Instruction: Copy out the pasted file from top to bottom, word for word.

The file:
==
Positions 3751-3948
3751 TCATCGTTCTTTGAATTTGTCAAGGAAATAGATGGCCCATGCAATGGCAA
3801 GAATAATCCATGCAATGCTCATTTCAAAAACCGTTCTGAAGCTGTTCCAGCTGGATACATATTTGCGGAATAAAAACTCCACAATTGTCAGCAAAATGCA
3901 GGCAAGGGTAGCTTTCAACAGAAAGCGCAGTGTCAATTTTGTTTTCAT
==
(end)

Positions 3751-3948
3751 TCATCGTTCTTTGAATTTGTCAAGGAAATAGATGGCCCATGCAATGGCAA
3801 GAATAATCCATGCAATGCTCATTTCAAAAACCGTTCTGAAGCTGTTCCAGCTGGATACATATTTGCGGAATAAAAACTCCACAATTGTCAGCAAAATGCA
3901 GGCAAGGGTAGCTTTCAACAGAAAGCGCAGTGTCAATTTTGTTTTCAT